25 October 2008

Solaris patching

Patch Check Advanced (pca) generates lists of installed and missing patches for Sun Solaris systems and optionally downloads patches. It resolves dependencies between patches and installs them in correct order. It can be the only tool you ever need for patch management, be it on a single machine or a complete network.

Sun has offered various tools in the past for patch analysis and management, e.g. PatchDiag, PatchCheck, PatchPro, smpatch, Sun Update Connection (see the Sun Patch Portal for details). Some of them are not actively maintained, some are huge and opaque, some don't run on older Solaris releases or stripped-down machines, some require complicated installation and registration procedures.

This is the intro for Martin Paul's excellent pca tool. Well said, and he's even ommiting the changes in underlying Sun tools and sites: updatemanager, anonymous FTP, wget, showrev, patchadd, installpatch, install_cluster, sunsolve, Sun xVM Ops Center (try pronouncing that), sunconnection.sun.com, updates.sun.com, updateserver.sun.com...

17 October 2008

web whiteboard

Dabbleboard is an intuitive flash alternative if you do not have a whiteboard or when you're teleconferencing.
It is transforming your mousedrawings to basic shapes, supports shape libraries and saving and interactively sharing your drawings.

13 October 2008

OpenOffice 3 is out

Finally the free opensource office suite is out with support for the docx format,
Microsoft's secret weapon for luring users to Office 2007.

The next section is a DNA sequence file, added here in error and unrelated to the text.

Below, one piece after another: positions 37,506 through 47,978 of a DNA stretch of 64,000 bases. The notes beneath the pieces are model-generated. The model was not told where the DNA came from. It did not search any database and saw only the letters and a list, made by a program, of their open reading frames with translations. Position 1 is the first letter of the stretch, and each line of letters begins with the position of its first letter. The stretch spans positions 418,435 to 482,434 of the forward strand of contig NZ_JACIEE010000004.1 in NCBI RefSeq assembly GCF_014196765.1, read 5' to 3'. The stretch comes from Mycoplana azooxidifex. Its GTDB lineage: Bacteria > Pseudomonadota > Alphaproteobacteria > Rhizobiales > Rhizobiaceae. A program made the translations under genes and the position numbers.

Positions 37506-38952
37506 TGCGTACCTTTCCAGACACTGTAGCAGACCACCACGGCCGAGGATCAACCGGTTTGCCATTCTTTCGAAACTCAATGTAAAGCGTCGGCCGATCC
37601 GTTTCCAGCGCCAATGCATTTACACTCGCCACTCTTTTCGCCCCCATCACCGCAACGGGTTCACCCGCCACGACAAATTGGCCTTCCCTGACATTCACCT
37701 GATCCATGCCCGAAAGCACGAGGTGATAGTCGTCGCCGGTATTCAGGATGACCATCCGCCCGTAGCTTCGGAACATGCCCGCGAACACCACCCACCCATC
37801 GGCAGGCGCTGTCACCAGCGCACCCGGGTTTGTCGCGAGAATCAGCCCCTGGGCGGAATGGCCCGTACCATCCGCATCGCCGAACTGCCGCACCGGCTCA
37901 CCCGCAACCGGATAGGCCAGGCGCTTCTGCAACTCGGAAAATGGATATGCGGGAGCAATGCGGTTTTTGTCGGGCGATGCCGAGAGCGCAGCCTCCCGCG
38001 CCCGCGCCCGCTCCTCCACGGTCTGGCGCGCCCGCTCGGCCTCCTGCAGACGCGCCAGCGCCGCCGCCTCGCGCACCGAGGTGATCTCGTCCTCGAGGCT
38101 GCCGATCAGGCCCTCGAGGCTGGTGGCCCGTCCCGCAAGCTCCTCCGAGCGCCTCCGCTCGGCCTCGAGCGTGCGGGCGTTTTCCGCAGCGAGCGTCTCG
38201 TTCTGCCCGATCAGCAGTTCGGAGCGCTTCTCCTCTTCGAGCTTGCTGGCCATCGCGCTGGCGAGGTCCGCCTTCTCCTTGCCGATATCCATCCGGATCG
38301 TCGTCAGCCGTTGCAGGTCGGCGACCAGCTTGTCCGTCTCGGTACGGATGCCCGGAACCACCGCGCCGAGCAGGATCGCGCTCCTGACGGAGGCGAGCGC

11 October 2008

SpringSource relaxes maintenance policy

SpringSource is going through the growing pains of a free open source company going for money.
Venture Capitalists Benchmark (they're also in RedHat) and Accel invested $25.000.000 since may 2007, and these guys like to see some return.
Up to then, Interface 21, the company of Spring founder Rod Johnson, made its money mainly from consulting services.
By the end of 2007 the company got rebranded to SpringSource and since then their focus is on making money from the products (and maintenance contracts).
They started using their money to eat Covalent, an Apache support company and contributor. Covalent gave them access to support know how and teams. It also added leading public domain products like the apache webserver and tomcat to their portfolio.
In june SpringSource announced their own application server.
Since then they have been hauling over big heads from competing application server vendors on board: the BEA WebLogic product manager, the JBoss (now a RedHat subsidiary) COO...
They came up with a RedHat-like support policy, where you get major releases for free, but have to pay for minor releases.
After a storm of community protest they have now changed that: the community will get the latest and greatest binaries (source was and remains free), but paying customers get patches incorporated in older builds.
The new policy looks fair.
Still Spring is a one company product in contrast with the Java ecosystem where you have choice. The fact that this company is going commercial only makes the dependency stronger.